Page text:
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People v. Ford

OPINION FILED SEPTEMBER 22, 1983.

THE PEOPLE OF THE STATE OF ILLINOIS, PLAINTIFF-APPELLEE,

v.

JAMES E. FORD, DEFENDANT-APPELLANT.



Appeal from the Circuit Court of Cook County; the Hon. William Cousins, Judge, presiding.

JUSTICE JOHNSON DELIVERED THE OPINION OF THE COURT:

Defendant, James E. Ford, appeals his conviction for murder and armed robbery (Ill. Rev. Stat. 1977, ch. 38, par. 9-1(a), 18-2(a)) and raises the following issues for review: (1) whether the trial court erred in not giving an instruction to the jury explaining that a verdict of not guilty by reason of insanity results in a hearing to determine whether he is subject to involuntary commitment and (2) whether the trial court erred in not granting his motion for a mistrial where statements made by the prosecutor were improper and prejudicial, and denied him a fair trial.

We affirm.

The facts of this case are unrebutted. Testimony at trial established the following.

John Rimkus, a Chicago policeman, testified that on October 24, 1979, at about 11:15 p.m., he went to the subway station at 30 South Dearborn Street, in Chicago, Illinois, in response to a radio message. He saw a man, later identified as Joseph Ardell, lying in a pool of blood on the subway platform. Ardell was dead with stab wounds on his neck. There was no money in his wallet.

Austin Ware, a Chicago policeman, testified that at about 4:10 a.m. on October 25, 1979, he was in the subway station at 128 North State Street in Chicago. He saw five people exiting a subway train and shouting that a crazy man was aboard. When Ware boarded the train, he saw two men pushing each other, one of whom was the defendant. The other person, who was older than defendant, said that defendant was crazy and was threatening him. Ware pulled defendant off the train, and, during a protective search, he discovered a bloodstained knife in defendant's pocket. Ware advised defendant of his Miranda rights; he observed blood on defendant's trousers and shoes. When Ware asked defendant about the blood on his clothes, defendant gave various stories: first he said he had been cutting chickens at home; then he said his mouth was bleeding, that his head had been "busted," and finally he said he had been assisting a man on the "el" who had been cut about the face and neck.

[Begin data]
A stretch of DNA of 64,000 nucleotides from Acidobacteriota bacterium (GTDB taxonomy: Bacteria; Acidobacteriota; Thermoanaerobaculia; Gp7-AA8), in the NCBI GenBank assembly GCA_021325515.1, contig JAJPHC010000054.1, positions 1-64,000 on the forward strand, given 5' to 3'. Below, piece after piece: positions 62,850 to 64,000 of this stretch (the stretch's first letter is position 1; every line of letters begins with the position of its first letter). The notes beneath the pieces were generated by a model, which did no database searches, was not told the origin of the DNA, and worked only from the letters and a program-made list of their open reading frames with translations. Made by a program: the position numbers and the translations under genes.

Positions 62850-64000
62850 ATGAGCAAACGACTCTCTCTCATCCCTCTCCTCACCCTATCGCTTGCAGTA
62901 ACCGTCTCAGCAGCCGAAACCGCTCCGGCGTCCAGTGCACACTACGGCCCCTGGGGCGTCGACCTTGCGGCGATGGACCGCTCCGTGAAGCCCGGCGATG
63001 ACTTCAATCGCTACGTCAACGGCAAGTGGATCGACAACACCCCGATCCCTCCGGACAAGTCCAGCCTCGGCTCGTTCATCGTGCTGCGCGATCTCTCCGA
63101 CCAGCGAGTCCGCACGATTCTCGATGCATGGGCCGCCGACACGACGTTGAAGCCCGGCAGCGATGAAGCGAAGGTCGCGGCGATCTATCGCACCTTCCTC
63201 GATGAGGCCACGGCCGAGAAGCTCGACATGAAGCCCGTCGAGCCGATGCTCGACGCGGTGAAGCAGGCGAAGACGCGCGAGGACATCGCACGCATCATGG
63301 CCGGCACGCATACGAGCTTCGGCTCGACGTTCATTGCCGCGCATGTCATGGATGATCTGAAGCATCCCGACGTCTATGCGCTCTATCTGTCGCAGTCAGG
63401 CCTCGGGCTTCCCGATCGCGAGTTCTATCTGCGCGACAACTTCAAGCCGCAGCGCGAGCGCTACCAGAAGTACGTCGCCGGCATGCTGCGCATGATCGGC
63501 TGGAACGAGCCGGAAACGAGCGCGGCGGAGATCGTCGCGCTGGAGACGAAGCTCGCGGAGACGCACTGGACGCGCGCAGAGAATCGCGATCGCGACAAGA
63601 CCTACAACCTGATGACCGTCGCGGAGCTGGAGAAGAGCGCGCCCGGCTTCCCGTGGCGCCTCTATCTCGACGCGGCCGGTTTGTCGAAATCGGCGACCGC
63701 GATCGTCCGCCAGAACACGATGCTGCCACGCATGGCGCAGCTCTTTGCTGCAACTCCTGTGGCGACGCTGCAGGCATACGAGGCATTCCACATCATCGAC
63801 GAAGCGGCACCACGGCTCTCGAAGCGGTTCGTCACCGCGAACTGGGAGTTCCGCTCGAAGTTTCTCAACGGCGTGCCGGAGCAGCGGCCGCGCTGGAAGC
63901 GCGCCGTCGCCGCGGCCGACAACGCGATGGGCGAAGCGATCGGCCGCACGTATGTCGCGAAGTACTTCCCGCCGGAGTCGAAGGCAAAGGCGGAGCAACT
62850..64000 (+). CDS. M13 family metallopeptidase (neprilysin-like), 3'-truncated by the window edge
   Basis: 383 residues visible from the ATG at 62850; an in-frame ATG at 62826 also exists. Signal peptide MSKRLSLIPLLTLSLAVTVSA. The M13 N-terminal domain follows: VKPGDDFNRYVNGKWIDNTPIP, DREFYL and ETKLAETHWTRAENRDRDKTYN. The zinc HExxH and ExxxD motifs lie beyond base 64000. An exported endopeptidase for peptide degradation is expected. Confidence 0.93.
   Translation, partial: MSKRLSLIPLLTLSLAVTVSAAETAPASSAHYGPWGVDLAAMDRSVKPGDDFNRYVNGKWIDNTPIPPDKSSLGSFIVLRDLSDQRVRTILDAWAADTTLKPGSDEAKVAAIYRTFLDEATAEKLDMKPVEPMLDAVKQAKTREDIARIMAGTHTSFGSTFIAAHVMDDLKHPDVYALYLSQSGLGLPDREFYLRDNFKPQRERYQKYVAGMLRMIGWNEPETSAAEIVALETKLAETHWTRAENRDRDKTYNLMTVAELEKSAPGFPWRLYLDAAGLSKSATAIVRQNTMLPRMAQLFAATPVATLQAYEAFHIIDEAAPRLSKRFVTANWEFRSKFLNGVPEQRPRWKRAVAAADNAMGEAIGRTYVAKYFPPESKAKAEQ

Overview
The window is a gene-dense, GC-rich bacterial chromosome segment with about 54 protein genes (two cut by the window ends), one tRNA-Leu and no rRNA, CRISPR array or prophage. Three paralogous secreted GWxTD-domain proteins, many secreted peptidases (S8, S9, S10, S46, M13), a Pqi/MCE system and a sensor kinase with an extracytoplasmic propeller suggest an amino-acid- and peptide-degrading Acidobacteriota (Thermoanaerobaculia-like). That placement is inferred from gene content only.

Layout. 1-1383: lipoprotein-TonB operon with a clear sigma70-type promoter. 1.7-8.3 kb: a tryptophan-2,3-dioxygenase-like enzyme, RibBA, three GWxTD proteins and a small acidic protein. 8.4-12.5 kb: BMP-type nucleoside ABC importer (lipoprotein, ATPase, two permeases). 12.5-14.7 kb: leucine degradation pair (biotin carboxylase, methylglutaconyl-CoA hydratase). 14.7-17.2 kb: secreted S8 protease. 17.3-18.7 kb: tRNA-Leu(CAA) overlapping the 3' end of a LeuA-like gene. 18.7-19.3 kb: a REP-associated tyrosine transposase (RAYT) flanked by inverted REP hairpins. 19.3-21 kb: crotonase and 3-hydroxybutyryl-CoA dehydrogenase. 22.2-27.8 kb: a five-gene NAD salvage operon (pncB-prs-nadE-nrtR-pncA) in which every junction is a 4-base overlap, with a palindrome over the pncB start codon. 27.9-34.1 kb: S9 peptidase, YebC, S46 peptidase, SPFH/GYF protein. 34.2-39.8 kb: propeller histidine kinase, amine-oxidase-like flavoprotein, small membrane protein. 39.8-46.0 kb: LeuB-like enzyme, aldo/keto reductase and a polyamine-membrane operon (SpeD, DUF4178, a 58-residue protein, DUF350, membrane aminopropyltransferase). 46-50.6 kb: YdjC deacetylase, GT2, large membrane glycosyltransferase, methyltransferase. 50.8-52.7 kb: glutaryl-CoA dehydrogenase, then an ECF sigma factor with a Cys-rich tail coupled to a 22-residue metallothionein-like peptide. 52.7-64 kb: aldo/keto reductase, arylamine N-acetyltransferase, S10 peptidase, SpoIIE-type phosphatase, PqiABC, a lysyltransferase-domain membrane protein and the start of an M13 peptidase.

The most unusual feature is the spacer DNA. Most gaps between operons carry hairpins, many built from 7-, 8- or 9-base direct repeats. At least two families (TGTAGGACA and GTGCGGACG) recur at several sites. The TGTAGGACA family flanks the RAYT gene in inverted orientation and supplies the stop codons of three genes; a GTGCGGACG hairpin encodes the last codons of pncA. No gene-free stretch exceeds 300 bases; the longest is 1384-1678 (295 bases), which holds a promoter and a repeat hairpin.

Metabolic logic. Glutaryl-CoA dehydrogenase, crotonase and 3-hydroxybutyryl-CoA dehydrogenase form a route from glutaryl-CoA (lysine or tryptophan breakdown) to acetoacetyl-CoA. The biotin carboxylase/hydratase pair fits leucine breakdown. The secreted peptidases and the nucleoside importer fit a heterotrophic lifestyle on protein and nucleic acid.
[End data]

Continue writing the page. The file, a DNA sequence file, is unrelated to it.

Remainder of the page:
After Ware took defendant to the police station, a Chicago Transit Authority (CTA) pass with the name "John Wahlund" was taken from defendant and also money which had blood on it. Ware observed that defendant had been drinking but was not intoxicated.

Robert M. Kirschner, a forensic pathologist and deputy medical examiner for Cook County, performed an autopsy on the victim on October 25, 1979. The victim's death was caused by stab wounds to the neck.

John Markham, a Chicago police detective, had conversations with defendant on October 25, 1979. After Miranda warnings were given to him, defendant stated that while he was in the subway a man said, "Hey, baby," and patted defendant's behind. Defendant pulled out a knife and stabbed the man. Markham stated that defendant was not under the influence of alcohol or drugs when he made the statement.

Bernadett Kwak, a microanalyst for the Chicago police department, stated that the stains on defendant's clothes, the knife and the money were blood.

John Wahlund testified that he was robbed in a subway station on October 14, 1979, at 3:50 a.m. A man grabbed him from behind and held a knife against his neck. The offender took Wahlund's CTA pass and $50.

James Linn, an assistant State's Attorney, described the circumstances surrounding the taking of defendant's confession and then read the statement to the jury. After the State rested, two witnesses testified for the defense.

Dr. Bobby Wright, a clinical psychologist and director of the Garfield Comprehensive Community Mental Health Center, testified as an expert witness. He administered psychological tests to defendant and concluded that defendant suffered from alcoholism dependency. In Dr. Wright's opinion, there was a reasonable doubt whether defendant possessed substantial capacity to appreciate the criminality of his conduct or to conform his behavior to the requirements of law.

Geraldine Galvin testified that she has known defendant for approximately 10 years, that she and defendant lived together for about a year, and that defendant is the father of her child. The witness stated that defendant often became violent after ...


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